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Whether via online sales or a lower point price trade-off, one Deutsche Bank analyst says the retail slump may go deeper.

This is a question about consumer health, Paul Trussell told CNBC's "Squawk on the Street" on Wednesday. With a "bread and butter retailer" turning out such low numbers this morning, Target indicates a deceleration that goes well beyond apparel and online retail.

Consumers are still spending on home improvement, eating out, traveling and entertainment, but apparel could be the first category from which consumers will start to shy away, Trussell said.

On the other hand, Chief Financial Strategist at Charles Schwab Liz Ann Sonders said it's more likely that this slump is due to online retailers who offering lower prices and more convenient distribution.

"We have to look at consumers through a different lens these days," she said, noting that consumption trends during the pre-debt bubble are not comparable to now. "We have a much smarter consumer, a more conservative consumer."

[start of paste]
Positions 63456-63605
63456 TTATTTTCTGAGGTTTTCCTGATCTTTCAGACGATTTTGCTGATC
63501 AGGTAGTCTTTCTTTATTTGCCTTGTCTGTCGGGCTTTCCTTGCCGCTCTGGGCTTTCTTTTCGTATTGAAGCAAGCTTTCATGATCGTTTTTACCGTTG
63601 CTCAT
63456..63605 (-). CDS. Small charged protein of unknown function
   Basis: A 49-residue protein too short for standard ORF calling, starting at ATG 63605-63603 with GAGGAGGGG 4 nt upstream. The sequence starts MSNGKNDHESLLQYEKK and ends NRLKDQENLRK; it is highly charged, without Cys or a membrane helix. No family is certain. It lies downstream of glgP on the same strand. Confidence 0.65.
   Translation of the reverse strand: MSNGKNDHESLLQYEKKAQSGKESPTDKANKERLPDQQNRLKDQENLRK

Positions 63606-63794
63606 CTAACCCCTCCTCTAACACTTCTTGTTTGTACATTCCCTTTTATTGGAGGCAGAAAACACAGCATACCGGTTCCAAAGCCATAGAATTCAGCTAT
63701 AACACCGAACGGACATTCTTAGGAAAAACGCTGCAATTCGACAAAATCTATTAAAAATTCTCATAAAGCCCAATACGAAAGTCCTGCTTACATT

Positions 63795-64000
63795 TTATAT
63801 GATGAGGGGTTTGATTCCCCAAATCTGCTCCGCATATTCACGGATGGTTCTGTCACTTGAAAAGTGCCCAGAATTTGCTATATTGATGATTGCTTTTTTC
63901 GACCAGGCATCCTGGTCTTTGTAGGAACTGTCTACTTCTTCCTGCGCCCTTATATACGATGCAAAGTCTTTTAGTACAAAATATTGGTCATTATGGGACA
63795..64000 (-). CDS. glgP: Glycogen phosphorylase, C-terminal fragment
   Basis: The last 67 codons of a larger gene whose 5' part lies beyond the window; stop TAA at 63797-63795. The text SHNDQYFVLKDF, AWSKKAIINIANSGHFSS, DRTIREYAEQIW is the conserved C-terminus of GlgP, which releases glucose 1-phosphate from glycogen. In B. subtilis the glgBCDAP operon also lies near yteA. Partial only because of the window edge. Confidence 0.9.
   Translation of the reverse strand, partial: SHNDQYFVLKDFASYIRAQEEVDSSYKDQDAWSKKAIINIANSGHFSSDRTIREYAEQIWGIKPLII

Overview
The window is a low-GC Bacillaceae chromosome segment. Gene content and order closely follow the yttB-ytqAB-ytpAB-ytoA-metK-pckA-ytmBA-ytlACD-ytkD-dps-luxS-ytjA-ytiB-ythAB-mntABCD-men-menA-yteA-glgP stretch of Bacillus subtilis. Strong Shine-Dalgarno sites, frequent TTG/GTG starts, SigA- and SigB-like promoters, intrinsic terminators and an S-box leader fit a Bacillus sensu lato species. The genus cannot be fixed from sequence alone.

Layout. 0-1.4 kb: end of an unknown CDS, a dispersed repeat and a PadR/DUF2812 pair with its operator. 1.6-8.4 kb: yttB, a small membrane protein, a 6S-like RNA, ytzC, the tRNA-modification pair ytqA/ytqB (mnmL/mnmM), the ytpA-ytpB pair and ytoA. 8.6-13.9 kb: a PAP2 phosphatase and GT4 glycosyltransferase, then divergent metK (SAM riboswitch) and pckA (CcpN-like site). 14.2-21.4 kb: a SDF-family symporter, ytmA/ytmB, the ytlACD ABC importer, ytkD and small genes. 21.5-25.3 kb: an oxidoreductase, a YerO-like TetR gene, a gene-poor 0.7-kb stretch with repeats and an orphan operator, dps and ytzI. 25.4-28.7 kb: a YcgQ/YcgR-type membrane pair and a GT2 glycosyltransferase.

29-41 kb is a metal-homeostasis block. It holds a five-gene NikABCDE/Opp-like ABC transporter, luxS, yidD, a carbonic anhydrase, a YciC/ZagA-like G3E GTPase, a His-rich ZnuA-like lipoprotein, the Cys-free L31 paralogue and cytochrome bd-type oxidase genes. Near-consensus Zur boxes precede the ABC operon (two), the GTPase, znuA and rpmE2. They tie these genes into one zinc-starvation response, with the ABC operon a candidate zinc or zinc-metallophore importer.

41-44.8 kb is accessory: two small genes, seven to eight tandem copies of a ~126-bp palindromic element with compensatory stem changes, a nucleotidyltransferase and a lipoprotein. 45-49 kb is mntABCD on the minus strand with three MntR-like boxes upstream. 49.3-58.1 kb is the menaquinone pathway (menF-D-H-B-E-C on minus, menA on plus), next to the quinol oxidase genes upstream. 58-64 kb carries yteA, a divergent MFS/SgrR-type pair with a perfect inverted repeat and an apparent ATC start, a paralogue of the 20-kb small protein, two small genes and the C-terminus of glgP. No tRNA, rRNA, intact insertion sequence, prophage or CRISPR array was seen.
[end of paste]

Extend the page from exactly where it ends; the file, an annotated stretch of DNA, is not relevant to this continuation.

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Stacey Widlitz, president of SW Retail Advisors, explains further that Target and other retail giants are in catch-up mode right now.

Target is on track internally — boasting higher traffic for six quarters in a row according to Widlitz — but these retailers find their biggest problem with an under-investment in eCommerce.

"There's only under 4 percent of Target's sales that are online," she said. "That is way too small for where we are in the cycle of the consumer transitioning online."

She said the brick-and-mortar business is slowing down. Companies that can't keep up with the supply chain fast-fashion model — like the Gap, whose stock has been in a relatively steady decline since March 2015 and just about cut in half in recent months — are a dying breed. Sales are migrating away from brick-and-mortar to online, which is a lower operating margin proposition.

"That's a bit of a scary thought going forward as we look at those companies going into spend mode," Widlitz said.

Walmart is more insulated from this trend due to a larger grocery business exposure, but Trussell expects a similar deceleration. The company is expected to report first-quarter earnings Thursday.